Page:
In bank. Appeal from superior court, city and county of San Francisco.
Henry E. Highton, for appellant.
MYRICK, J. Action to recover damages for negligently causing the death of plaintiff's intestate. The defendant demurred to the complaint on the ground that it did not state facts sufficient to constitute a cause of action. The demurrer was sustained, and, the plaintiff failing to amend, judgment was rendered for defendant. Plaintiff appealed. The only question presented, therefore, is as to the sufficiency of plaintiff's case as stated in the complaint. After alleging that defendant was operating the railroad at the point named, viz., the Oakland wharf, over and upon a narrow strip of land and trestlework, and that it was necessary for some of defendant's locomotives and trains of cars converging at that point to stop and await the passage of other locomotives and trains, in order to avoid accidents by collision and otherwise, it was alleged that the defendant had devised and prescribed and published a system of signals for the guidance and direction of its engineers (of whom plaintiff's intestate was one) operating and directing said locomotives and trains, which system the engineers were required by defendant to understand and ordered to obey, and it was a part of the contract of employment that the signals should be correctiy given; that it was the duty of the defendant to show and present to view the right signal for the guidance of its engineers; yet, that the defendant did not show and present to view the right signal for the guidance and direction of said intestate, acting as engineer; that while said intestate in his capacity of engineer on a locomotive of defendant, according to directions given to him by defendant, was proceeding over the said place, the defendant did show and present to view the wrong signal for the guidance and direction of said intestate, whereby, without any negligence, unskillfulness, or default of the said intestate, but solely and immediately in consequence of the negligence and improper conduct of the defendant, the locomotive was turned aside from the true and safe course, and was precipitated into the waters of San Francisco bay, and the intestate was killed; that his death was caused solely by the gross neglect and carelessness of the defendant in giving the wrong signal, namely the signal to proceed, and in failing to notify him or give him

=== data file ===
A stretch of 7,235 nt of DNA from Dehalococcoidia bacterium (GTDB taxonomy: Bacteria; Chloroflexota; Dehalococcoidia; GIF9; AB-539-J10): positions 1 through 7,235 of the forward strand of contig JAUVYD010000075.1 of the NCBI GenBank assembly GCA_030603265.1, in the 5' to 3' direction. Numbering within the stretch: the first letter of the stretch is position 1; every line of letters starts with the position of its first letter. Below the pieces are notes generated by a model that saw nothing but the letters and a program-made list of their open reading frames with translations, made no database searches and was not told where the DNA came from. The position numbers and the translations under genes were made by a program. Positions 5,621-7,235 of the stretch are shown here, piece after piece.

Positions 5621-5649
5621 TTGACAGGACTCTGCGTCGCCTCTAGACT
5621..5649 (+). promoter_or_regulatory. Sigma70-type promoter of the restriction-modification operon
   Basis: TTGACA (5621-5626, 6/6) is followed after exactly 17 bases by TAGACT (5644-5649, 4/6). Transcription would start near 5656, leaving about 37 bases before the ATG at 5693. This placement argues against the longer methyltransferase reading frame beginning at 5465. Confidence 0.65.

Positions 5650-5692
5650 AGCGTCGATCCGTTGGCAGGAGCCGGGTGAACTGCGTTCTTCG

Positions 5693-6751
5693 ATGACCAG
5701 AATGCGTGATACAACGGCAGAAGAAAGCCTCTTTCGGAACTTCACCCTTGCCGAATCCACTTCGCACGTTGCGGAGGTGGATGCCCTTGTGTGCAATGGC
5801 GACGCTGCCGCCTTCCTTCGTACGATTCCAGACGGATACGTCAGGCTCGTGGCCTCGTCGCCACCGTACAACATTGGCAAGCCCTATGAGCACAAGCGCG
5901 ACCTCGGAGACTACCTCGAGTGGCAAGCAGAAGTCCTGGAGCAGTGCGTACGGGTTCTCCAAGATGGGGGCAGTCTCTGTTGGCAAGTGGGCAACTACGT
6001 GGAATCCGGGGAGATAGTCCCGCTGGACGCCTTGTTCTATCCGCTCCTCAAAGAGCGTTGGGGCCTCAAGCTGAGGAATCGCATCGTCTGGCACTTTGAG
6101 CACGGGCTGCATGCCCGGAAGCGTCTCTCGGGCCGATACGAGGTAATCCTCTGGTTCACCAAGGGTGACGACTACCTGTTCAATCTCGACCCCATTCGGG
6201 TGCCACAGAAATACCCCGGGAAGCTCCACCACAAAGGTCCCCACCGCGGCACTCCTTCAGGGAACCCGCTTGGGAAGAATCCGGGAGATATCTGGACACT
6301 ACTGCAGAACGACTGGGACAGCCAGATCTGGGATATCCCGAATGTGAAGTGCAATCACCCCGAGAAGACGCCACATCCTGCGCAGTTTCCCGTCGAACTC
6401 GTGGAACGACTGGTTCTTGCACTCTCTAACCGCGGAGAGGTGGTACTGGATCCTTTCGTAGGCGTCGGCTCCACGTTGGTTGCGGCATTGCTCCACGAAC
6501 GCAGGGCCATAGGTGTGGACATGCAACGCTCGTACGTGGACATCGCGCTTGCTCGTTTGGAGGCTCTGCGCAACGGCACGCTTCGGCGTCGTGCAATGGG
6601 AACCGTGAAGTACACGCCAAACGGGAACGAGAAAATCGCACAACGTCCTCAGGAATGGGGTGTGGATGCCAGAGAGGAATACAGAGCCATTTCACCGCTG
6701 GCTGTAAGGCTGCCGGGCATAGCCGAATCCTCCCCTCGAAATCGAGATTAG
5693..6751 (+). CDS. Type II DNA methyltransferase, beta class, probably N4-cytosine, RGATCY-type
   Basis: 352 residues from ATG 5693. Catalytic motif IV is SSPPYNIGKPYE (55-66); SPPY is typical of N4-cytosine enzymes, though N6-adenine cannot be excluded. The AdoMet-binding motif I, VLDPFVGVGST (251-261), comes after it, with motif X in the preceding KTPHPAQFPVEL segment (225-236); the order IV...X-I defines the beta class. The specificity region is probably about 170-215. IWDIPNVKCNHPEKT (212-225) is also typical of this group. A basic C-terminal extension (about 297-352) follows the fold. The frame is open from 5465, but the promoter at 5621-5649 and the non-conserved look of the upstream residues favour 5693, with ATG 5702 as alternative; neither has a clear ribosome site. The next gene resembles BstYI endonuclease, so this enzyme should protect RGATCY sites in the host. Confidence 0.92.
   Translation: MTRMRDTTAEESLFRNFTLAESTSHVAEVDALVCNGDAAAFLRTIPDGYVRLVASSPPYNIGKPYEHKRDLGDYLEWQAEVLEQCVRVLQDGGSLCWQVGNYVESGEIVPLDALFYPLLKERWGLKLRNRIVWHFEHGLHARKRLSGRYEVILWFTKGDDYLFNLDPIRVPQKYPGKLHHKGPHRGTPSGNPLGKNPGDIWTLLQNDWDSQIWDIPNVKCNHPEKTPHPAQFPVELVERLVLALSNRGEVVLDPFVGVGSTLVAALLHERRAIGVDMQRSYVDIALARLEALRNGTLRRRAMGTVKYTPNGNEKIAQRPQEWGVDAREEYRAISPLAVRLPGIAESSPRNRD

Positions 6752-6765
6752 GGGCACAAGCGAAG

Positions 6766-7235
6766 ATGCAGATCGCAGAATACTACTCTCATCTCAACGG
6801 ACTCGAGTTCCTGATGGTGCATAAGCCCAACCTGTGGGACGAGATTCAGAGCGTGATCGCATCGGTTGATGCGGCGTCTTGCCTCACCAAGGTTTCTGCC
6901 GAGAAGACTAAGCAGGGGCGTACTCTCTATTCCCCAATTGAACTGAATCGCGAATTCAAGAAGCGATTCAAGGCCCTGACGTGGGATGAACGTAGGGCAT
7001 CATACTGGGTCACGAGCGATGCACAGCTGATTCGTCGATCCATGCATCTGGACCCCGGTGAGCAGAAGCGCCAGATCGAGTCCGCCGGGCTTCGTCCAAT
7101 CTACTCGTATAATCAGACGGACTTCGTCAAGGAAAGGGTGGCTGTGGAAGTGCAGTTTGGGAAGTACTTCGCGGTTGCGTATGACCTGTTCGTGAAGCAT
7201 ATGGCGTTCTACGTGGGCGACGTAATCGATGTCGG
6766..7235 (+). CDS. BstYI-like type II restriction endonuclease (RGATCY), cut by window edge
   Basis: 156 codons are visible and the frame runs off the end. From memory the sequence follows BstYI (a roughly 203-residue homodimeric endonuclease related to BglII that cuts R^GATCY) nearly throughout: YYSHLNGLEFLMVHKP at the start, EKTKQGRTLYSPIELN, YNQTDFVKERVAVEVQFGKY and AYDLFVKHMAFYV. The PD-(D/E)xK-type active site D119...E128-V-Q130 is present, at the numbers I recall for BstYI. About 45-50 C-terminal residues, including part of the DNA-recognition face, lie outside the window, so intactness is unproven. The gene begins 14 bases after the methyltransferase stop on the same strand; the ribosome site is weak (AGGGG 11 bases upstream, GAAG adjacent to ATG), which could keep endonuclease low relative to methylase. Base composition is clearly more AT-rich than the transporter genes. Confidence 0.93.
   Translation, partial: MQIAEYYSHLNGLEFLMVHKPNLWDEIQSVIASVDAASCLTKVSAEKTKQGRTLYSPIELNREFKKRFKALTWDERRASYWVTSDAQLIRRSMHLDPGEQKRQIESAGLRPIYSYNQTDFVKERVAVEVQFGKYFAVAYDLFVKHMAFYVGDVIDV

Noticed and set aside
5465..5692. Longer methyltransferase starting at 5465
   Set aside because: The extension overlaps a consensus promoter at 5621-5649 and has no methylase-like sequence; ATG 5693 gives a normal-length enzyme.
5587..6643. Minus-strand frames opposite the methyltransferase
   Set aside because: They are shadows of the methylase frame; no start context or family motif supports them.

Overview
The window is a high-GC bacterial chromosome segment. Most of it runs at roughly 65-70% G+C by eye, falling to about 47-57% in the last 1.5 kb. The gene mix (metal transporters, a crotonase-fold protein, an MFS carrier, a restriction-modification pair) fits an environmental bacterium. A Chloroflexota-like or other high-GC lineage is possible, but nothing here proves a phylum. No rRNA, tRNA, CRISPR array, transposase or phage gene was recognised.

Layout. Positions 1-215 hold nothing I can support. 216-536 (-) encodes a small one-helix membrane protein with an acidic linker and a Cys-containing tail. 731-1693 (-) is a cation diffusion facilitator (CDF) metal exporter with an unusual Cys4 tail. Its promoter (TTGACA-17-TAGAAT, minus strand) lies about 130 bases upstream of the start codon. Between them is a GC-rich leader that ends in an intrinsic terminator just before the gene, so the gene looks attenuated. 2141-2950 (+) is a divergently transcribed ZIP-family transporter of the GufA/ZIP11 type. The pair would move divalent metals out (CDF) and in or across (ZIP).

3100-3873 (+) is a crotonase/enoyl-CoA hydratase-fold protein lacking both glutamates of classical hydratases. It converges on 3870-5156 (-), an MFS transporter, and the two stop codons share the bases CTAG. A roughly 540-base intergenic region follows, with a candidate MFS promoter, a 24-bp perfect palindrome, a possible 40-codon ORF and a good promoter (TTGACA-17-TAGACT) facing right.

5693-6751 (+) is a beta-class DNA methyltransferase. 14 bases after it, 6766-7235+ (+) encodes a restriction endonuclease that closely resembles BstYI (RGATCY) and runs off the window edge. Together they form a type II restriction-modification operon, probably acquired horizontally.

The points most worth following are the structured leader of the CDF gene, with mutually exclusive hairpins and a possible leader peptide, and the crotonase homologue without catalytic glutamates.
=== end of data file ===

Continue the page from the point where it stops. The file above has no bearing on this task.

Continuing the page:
any signal, as it ought to have done, that the switch immediately in front of the locomotive was open, thereby inducing and directing him to proceed with the locomotive.